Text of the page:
What you eat can affect your mental health
By Anne Arsenault
They say that you are what you eat. So we can also say that your mental health is affected by what you eat. If your blood sugar is all over the place, then your moods will be too.
If you are eating foods devoid of B Vitamins and Omega 3 fats, then depression can set in. If your liver and arteries are clogged from high fat foods, then you will feel sluggish and grouchy. Your brain is very much affected by what you eat and how you digest it.
Keeping your blood sugar level by eating every three to four hours and always including protein, fiber and high complex carbohydrates in every meal, will also help to keep your emotional and mental health more level.
When you haven’t eaten for a while, or you consume the wrong foods, you will begin to feel shaky, irritable, moody, nauseated, spacey and you may also have a headache.
The wrong foods: sugars, white flour products, pop, cookies, cakes, white bread, basically processed foods that have little fiber or protein in them, can really set off the blood sugar imbalances. Eating fiber slows the release of the sugar into the blood stream and protein helps with sugar cravings.
Studies have shown that a person with depression may be lacking specific nutrients in their body: B vitamins, magnesium and Omega 3 fatty acids.
A deficiency of Omega 3 has shown to cause low energy, impaired learning, poor motor skills, allergies, anxiety, and post partum depression, depression, ADD, immune weakness, poor digestion and much more. Taking Omega 3 will help with calming the nervous system (so you’re better able to deal with stress), weight loss, inflammation, blood sugar regulation, cardiovascular health, skin problems and better mental performance. You can get Omega 3 from fish, fish oil capsules, walnuts, flax meal, hemp oil and other raw nuts and seeds.
B Vitamins are needed to form neurotransmitters; these are used to send messages from one nerve cell to the next, and to process the brain’s food, blood sugar.
Some good sources of B Vitamins are: whole grains, green leafy vegetables, eggs, brown rice, nuts, beans, blackstrap molasses, wheat germ, lecithin, oatmeal and brewer’s yeast. The B Vitamins work together to help your body deal with stress, to calm the nervous system and to provide energy.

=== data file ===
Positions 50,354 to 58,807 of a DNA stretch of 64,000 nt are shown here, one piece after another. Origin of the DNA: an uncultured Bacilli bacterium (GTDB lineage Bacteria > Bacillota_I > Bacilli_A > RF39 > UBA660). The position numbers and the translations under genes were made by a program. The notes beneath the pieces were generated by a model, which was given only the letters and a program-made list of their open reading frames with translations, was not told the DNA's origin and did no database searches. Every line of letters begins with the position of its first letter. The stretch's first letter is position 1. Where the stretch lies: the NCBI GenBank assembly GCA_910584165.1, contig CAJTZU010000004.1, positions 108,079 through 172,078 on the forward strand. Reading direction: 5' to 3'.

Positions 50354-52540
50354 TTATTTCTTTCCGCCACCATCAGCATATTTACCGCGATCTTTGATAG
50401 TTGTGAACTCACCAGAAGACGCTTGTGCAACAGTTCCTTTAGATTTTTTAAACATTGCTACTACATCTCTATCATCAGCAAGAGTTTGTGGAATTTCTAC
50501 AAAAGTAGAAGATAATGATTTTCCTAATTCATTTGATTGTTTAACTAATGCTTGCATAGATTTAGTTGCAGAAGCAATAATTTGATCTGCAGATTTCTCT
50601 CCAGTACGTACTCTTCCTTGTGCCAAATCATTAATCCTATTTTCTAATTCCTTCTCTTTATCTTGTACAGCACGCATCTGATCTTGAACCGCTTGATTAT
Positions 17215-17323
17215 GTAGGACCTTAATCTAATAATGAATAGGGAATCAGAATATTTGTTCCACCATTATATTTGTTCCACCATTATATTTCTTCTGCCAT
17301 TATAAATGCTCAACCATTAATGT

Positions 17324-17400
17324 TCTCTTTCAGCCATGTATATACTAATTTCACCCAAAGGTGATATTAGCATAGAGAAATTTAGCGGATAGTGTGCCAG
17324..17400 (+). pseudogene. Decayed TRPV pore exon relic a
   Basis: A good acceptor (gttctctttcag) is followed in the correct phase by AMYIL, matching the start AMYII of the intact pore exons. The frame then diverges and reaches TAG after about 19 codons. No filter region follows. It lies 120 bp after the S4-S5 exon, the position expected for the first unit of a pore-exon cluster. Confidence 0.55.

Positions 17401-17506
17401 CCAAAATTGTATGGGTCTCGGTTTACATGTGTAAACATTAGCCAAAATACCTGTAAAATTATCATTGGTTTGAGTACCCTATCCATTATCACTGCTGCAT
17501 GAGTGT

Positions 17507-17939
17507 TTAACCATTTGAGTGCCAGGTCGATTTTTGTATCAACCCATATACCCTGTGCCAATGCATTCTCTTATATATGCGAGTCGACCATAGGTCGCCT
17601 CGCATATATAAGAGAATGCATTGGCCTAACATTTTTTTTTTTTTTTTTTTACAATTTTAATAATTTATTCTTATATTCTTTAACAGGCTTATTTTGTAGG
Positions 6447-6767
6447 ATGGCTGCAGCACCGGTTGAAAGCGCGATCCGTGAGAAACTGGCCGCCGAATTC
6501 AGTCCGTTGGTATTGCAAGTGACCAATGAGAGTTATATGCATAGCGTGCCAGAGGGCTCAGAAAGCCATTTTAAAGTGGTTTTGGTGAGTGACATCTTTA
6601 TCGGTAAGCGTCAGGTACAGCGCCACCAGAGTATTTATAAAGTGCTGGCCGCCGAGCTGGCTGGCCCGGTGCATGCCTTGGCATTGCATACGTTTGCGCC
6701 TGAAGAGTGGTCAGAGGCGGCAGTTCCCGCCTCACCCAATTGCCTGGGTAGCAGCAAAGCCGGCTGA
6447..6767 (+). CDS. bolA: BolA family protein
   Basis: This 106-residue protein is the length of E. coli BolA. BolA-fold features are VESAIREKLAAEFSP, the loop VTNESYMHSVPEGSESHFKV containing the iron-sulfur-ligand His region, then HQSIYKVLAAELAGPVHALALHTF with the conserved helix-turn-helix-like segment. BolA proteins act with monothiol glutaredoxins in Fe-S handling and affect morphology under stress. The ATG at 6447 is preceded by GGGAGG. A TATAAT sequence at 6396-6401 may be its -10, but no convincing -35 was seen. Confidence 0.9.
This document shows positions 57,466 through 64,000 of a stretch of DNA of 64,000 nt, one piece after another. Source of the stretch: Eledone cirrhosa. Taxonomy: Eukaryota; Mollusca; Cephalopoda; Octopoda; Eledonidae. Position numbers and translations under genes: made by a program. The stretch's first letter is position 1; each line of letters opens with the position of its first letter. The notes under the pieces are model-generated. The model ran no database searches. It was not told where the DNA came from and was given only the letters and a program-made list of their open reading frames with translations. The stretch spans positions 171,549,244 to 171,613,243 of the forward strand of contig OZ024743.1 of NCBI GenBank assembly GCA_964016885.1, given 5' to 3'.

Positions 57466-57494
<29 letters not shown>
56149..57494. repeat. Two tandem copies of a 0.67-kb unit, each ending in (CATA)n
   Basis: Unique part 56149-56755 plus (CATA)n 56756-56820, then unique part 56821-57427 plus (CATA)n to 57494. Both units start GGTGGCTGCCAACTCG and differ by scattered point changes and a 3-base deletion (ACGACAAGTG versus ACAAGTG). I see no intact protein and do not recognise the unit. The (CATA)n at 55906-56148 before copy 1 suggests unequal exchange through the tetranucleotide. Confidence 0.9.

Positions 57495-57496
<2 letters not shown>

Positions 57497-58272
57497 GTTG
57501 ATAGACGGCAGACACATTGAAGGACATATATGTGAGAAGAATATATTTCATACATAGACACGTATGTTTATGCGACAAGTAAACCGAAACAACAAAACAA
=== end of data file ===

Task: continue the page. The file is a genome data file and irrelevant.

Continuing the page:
Certain foods can cause specific reactions to some people; one person can tolerate dairy products, while another person can become irritable, angry, spacey, and nauseous and even get hives. Certain fats: trans fats, hydrogenated fats and fried fats can clog up the liver and arterial system, making a person feel sluggish, angry and tense. You must cut out these bad fats as much as possible while adding the good fats to your diet: flax oil, fish oil, hemp oil, olive oil, raw nuts and seeds.
These fats will help calm and nourish the body.
Food does play a much larger role in our mental health than we think, there have been studies done on children with ADD and how diet affects their condition.
The children were taken off foods that set off their ADD, like sugars, artificial colors and other chemicals and their behaviour got better. When the foods were re-introduced, the previous behavior started again.
A report published in the UK, says “Food can have an immediate and lasting effect on mental health and the behavior because of the way it affects the structure and function of the brain”.
The report claims they have clearly linked ADD, depression, Alzheimer’s and Schizophrenia to junk food diets and the absence of specific supplements, like Omega 3 fats and B Vitamins. “You are what you eat”, is taking on a greater meaning, so now is the time to pay closer attention to what you do eat.
If you cannot get it all in your diet, supplement with a good quality fish oil and multi-vitamin; fish is often contaminated by mercury, but the better companies will test for contamination in their supplements. As you get more nutrition in your body, you will find your cravings for sugars and bad fats will start to diminish. After a while on a healthier diet, you will also find that you’re mental and emotional health will also improve.
Anne Arsenault is a certified nutritionist in Abbottsford, B.C. She studied at Wild Rose College of Natural Healing in Calgary, Alberta and Packard School of Nutrition in Sudbury, Ontario